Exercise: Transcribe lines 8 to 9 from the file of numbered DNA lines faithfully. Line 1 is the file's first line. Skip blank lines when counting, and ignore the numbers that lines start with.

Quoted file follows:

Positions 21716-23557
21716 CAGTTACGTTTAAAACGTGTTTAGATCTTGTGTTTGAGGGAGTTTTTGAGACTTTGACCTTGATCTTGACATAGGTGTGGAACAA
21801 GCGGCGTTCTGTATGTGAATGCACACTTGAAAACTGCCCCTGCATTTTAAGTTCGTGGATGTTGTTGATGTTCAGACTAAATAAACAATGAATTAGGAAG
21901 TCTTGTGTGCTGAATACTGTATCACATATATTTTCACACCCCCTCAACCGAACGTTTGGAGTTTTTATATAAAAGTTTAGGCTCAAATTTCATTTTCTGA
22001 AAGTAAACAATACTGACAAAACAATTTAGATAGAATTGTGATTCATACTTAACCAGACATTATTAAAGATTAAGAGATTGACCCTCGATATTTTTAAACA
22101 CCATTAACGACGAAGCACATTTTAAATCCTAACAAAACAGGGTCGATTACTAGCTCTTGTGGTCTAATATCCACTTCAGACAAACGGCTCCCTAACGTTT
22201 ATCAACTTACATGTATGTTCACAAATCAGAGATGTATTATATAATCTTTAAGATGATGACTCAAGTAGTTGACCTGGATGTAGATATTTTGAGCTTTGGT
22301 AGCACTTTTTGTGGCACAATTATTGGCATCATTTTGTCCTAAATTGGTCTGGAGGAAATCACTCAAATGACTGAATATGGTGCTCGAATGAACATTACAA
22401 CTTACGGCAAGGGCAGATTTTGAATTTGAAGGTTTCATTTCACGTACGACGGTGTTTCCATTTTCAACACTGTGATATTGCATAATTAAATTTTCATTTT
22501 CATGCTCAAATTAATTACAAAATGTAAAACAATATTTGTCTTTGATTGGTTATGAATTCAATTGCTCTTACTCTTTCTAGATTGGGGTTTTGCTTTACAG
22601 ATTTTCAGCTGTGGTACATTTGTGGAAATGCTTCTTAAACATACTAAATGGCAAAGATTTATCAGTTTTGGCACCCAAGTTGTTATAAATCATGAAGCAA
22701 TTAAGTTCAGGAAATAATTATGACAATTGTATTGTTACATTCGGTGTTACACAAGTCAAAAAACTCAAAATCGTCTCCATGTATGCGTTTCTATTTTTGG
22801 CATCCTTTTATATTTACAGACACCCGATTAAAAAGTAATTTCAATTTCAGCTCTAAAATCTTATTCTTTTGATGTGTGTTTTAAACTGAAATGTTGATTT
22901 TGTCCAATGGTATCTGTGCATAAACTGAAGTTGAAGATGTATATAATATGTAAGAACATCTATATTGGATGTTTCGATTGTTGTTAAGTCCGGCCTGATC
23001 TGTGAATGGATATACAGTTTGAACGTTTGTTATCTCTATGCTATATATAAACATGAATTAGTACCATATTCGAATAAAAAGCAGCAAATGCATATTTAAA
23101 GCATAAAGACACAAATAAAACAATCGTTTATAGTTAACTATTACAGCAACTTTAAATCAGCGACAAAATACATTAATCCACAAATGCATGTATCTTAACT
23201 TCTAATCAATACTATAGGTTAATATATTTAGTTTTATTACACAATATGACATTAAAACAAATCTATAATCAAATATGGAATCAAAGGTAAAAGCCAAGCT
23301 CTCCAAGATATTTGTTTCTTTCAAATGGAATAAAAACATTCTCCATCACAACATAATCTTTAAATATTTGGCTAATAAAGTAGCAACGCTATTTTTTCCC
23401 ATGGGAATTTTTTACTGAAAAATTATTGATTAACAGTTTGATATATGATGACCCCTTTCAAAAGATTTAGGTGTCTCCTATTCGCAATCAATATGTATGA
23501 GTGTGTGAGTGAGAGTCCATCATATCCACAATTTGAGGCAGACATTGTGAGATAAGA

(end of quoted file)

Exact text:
22301 AGCACTTTTTGTGGCACAATTATTGGCATCATTTTGTCCTAAATTGGTCTGGAGGAAATCACTCAAATGACTGAATATGGTGCTCGAATGAACATTACAA
22401 CTTACGGCAAGGGCAGATTTTGAATTTGAAGGTTTCATTTCACGTACGACGGTGTTTCCATTTTCAACACTGTGATATTGCATAATTAAATTTTCATTTT